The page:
"This lush and evocative film is impressively shot — often using hand-held cameras," writes Mark Adams in Screen, "and while towards the end it does rather resort to old-fashioned script structure of seemingly disconnected stories coming together in a dramatic climax, it does recreate a vibrant sense of city going through difficult times."
"Amateur actor Harry Markou's raw performance as the skater grants the film its sense of immediacy, as do his real-life friends Arthur Kivilioff and Jason Wastor, who also star alongside him," writes Joseph Proimakis at Cineuropa. "Long-time envelope-pusher Yannis Economides and Greek wave new entry Syllas Tzoumerkas (directors of festival favorites Soul Kicking and Homeland respectively) also appear in the film, adding a symbolic seal of approval to this latest addition to the recent surge of social and political commentary to be found in local indie titles. A seal well deserved indeed. By the time Wasted Youth is done with its painfully naturalistic, Gus van Sant-like documentation of the grimness of everyday life and adolescence's willful disregard of the struggles survival demands in such a suffocating environment, the film's final scene grips viewers by the throat and shows them, hard as fact, the ruthlessness they can expect to rip from it."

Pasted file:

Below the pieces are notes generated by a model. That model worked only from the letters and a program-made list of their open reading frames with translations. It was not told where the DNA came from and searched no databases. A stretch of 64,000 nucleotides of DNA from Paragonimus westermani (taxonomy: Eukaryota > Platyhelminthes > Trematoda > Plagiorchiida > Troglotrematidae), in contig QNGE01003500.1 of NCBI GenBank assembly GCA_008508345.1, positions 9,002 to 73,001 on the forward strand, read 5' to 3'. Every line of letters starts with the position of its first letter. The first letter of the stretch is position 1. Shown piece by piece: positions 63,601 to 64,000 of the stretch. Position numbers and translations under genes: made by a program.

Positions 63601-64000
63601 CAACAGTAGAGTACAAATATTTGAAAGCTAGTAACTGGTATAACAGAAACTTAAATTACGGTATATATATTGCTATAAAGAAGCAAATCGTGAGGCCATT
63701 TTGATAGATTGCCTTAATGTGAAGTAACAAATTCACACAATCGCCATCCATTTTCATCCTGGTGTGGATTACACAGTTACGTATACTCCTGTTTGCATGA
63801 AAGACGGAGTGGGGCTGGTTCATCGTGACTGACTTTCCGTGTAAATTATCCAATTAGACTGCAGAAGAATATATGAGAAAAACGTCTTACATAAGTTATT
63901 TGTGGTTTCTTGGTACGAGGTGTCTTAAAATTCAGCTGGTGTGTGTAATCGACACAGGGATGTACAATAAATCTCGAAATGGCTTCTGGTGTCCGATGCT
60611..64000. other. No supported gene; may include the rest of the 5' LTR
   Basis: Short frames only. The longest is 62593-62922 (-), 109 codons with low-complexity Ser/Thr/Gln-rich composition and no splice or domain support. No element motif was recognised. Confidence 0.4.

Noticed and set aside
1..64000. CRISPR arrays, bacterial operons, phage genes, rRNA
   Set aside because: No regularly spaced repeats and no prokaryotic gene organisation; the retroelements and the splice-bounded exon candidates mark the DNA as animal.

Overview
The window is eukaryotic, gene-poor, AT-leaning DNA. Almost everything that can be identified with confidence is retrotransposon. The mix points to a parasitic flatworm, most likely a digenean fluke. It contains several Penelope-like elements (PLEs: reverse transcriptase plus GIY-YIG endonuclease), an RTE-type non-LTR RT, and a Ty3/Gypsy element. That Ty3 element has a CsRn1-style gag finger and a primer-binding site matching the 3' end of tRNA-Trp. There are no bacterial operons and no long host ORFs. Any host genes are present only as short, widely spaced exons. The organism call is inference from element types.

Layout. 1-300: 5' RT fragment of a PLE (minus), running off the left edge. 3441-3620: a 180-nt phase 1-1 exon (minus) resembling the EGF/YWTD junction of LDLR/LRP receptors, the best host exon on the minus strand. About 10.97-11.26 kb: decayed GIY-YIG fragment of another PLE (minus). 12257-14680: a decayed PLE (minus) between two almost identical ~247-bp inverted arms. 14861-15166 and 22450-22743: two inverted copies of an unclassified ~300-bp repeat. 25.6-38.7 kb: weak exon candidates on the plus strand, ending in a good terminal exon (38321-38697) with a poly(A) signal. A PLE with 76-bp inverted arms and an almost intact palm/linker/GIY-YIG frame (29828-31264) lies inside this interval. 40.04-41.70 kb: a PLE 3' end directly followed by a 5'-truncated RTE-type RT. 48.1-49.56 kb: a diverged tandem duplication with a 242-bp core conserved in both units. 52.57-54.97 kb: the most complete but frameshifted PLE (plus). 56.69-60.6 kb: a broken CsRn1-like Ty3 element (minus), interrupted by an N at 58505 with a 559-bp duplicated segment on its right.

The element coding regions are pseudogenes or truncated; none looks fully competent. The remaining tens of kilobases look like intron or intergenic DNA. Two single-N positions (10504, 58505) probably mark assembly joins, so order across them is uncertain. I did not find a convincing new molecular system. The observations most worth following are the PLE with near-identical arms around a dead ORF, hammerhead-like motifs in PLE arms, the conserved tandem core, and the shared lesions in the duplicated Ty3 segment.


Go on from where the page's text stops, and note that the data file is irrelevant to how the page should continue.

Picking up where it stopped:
"Life has been sucked out of nearly every frame of New Jerusalem, a claustrophobic two-hander about an Irish immigrant in Virginia after a tour of duty in Afghanistan and the Bible-thumping redneck determined to put him on the path of righteousness," grumbles Jay Weissberg in Variety. "R Alverson's sophomore feature evinces an interest in patterns and still lifes that does little to counter the flat description of two men jousting for one soul — or is it the soul of the nation?" But Screen's Mark Adams finds it to be a "delicately observed" and "meditative movie, based on observation and gently constructed dialogue, as the two men [Colm O'Leary and Will Oldham], both of whom work in a tyre centre, mull over their lives." I look forward to catching it at SXSW.
"Veteran British filmmaker Barney Platts-Mills returns to the screen after a break of some 27 years with Zohra: A Moroccan Fairytale, an evocative and gentle love story-cum-magical fable, set against the backdrop of modern-day rural Morocco." Screen's Mark Adams finds it "lyrical and gently watchable."